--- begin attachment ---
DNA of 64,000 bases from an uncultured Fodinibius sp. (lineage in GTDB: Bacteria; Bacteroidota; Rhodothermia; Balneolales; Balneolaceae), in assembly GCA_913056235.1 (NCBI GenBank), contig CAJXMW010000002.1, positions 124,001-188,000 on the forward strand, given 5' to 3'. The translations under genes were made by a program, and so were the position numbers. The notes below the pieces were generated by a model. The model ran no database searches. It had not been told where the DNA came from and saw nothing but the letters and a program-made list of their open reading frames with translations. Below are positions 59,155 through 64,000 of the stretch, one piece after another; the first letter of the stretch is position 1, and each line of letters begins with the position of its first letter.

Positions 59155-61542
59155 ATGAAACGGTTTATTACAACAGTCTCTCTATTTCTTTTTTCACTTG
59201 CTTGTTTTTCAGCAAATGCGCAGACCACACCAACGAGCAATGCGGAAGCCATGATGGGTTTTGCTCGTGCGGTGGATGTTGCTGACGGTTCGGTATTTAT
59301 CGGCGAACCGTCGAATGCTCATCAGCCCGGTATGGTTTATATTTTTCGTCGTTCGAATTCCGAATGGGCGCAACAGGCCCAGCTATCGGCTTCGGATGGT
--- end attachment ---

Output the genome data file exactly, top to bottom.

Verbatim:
DNA of 64,000 bases from an uncultured Fodinibius sp. (lineage in GTDB: Bacteria; Bacteroidota; Rhodothermia; Balneolales; Balneolaceae), in assembly GCA_913056235.1 (NCBI GenBank), contig CAJXMW010000002.1, positions 124,001-188,000 on the forward strand, given 5' to 3'. The translations under genes were made by a program, and so were the position numbers. The notes below the pieces were generated by a model. The model ran no database searches. It had not been told where the DNA came from and saw nothing but the letters and a program-made list of their open reading frames with translations. Below are positions 59,155 through 64,000 of the stretch, one piece after another; the first letter of the stretch is position 1, and each line of letters begins with the position of its first letter.

Positions 59155-61542
59155 ATGAAACGGTTTATTACAACAGTCTCTCTATTTCTTTTTTCACTTG
59201 CTTGTTTTTCAGCAAATGCGCAGACCACACCAACGAGCAATGCGGAAGCCATGATGGGTTTTGCTCGTGCGGTGGATGTTGCTGACGGTTCGGTATTTAT
59301 CGGCGAACCGTCGAATGCTCATCAGCCCGGTATGGTTTATATTTTTCGTCGTTCGAATTCCGAATGGGCGCAACAGGCCCAGCTATCGGCTTCGGATGGT